Risk factors in studies of adolescents have focused on past history and symptom rating scales, such as the Brief Psychiatric Rating Scale. These variables are too narrow and may miss many key risk factors. For instance, risk factors should be studied in multiple domains, including historical and contextual, along with those within a single domain that may be theoretically related, such as impulsivity and anger management. In this review, studies did look at childhood traits such as hyperactivity, conduct problems, and aggressiveness, which may be a good start. Further, various symptoms have been studied, including depressive symptoms and substance abuse. However, it would be more meaningful to document changes in symptoms over time and explore how specific symptom clusters within a broader diagnosis may affect risk. Situational risk factors have been addressed, such as poor academics, truancy, peer delinquency, access to firearms, parental stress and low socioeconomic status, but not consistently across studies.

Weak criterion for violence

The second problem is weak criterion measures for violence. Typically, violence was defined in an undifferentiated manner, ie, all violent outcomes were treated the same. It may be helpful for researchers to define subtypes of violence, as predictors for one type of violence (eg, impulsive violence) may vary from another type (eg, gang violence). However, studies in our review rarely divided violent outcome by subtypes.

Narrow study samples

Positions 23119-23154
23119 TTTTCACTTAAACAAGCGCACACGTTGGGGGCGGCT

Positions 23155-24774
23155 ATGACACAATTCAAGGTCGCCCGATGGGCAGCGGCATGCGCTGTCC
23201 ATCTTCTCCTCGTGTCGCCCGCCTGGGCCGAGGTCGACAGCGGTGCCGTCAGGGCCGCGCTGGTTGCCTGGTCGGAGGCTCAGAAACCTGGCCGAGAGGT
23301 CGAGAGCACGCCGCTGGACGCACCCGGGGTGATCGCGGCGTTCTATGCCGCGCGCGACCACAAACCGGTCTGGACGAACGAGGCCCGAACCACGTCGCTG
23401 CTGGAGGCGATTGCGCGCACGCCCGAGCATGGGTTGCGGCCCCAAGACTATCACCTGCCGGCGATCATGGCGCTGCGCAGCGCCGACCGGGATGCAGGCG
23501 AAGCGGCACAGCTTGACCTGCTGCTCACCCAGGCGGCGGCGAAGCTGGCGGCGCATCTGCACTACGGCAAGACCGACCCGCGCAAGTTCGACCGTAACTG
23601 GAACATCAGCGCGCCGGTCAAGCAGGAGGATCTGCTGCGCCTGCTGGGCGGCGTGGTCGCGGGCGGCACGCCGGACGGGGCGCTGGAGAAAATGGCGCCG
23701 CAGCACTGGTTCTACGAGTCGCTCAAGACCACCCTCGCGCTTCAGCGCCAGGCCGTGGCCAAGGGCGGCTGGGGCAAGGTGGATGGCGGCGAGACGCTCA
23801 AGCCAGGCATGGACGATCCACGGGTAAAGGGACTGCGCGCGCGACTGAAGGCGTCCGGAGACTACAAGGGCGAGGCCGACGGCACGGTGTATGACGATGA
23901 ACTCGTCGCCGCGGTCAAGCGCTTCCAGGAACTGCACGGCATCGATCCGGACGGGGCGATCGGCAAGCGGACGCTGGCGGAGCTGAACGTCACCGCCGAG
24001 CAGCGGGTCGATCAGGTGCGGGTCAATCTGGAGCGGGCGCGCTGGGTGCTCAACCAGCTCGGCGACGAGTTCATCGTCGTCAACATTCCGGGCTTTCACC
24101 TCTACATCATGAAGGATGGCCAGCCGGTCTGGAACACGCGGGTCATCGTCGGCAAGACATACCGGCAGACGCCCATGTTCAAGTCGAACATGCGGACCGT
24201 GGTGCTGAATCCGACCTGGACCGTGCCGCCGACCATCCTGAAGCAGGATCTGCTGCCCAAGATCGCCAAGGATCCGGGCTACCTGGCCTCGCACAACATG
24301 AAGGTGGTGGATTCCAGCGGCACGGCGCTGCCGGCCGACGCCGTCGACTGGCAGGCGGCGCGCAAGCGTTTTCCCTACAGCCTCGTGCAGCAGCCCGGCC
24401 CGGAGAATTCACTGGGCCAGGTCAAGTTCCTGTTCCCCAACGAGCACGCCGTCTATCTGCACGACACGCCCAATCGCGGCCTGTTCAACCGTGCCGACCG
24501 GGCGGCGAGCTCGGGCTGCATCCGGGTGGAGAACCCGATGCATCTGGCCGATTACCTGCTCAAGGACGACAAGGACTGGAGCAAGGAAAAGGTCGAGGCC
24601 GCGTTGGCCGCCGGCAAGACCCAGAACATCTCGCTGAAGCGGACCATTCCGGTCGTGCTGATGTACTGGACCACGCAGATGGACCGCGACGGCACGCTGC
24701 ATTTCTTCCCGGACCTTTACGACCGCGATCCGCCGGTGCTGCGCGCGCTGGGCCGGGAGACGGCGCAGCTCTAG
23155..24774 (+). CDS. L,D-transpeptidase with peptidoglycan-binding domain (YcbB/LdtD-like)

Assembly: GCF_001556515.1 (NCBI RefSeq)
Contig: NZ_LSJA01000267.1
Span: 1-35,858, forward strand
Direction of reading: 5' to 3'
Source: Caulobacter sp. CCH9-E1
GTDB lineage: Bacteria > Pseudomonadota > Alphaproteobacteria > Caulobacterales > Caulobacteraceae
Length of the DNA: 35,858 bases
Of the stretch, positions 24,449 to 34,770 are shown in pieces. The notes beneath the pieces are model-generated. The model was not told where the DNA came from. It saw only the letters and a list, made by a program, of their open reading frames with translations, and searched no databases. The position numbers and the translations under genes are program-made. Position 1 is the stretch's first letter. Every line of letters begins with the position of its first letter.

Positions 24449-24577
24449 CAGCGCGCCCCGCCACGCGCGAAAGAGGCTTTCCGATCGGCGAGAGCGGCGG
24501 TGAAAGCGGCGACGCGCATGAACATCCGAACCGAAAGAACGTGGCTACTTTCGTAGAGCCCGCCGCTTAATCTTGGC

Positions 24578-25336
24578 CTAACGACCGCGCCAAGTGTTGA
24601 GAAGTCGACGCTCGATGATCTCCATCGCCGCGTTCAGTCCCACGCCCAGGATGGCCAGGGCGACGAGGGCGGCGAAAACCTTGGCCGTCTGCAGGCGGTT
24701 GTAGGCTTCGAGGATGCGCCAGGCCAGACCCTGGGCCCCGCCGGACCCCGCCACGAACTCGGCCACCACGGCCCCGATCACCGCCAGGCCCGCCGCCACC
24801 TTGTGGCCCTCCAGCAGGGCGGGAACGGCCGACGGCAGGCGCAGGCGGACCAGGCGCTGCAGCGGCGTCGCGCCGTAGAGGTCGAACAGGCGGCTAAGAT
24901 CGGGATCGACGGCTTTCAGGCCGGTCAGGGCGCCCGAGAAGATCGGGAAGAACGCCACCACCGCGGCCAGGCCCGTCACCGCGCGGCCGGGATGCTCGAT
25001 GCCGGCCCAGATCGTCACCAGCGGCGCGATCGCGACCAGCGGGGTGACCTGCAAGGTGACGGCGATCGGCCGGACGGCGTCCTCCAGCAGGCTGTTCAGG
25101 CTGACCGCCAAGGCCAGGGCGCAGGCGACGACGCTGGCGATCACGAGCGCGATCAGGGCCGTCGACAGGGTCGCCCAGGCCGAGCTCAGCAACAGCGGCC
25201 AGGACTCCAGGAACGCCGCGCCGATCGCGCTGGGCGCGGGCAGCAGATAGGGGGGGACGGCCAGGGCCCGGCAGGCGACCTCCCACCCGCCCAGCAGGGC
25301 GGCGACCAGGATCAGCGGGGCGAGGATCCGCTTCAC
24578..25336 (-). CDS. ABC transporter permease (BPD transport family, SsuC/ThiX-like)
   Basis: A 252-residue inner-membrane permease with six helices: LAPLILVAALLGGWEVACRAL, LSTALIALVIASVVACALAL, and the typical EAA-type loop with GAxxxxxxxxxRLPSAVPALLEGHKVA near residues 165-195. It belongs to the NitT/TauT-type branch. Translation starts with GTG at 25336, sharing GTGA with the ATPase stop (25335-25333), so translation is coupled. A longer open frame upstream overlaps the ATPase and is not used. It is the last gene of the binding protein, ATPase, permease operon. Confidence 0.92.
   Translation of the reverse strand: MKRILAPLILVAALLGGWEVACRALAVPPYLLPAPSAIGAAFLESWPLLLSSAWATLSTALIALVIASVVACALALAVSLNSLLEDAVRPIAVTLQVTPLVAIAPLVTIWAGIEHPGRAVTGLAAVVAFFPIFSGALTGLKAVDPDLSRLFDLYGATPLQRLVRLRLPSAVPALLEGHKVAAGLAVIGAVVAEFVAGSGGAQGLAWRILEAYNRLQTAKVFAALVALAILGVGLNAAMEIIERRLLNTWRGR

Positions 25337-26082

The third problem identified was narrow study samples. A majority of the studies in this review focused on populations of juvenile delinquents, schools in high-crime areas with low socioeconomic status, mental health clinics, and so-called at-risk youth. Broader samples of subjects should be sought. For example, studies should include both genders, those with and without a history of violence, and multiple socioeconomic statuses. Crucial for further research is the need to widen the inclusion criteria such that risk factors can be understood more universally.

Data gathered from single site

The fourth problem found was data gathered at a single site. When only one site is used, idiosyncratic aspects of the sample available, treatments used, and approaches to rating study variables can limit the generalizability of the data. Studies with larger samples and, therefore, more stable findings usually require research efforts to be coordinated across multiple sites. A few of the studies in this review were national in scope, in the United States and Finland, but the majority were limited to one or a small number of sites. As the research currently stands, groups have created their own lists of predictors and variables, which has led to disjointed findings in the literature. Ideally, groups of researchers should combine efforts in a multidisciplinary and multisite fashion to create common predictors and variables to study risk factors in large number of adolescents.

Limitations of the Review

We did not rate the potential bias in individual studies. There were no randomized controlled trials identified in this search. A majority of the studies were surveys or longitudinal observational studies and, therefore, we did not include the study grade in our tables. Furthermore, we included only English-language papers, searching PubMed and PsycINFO, which may have led to the exclusion of some studies.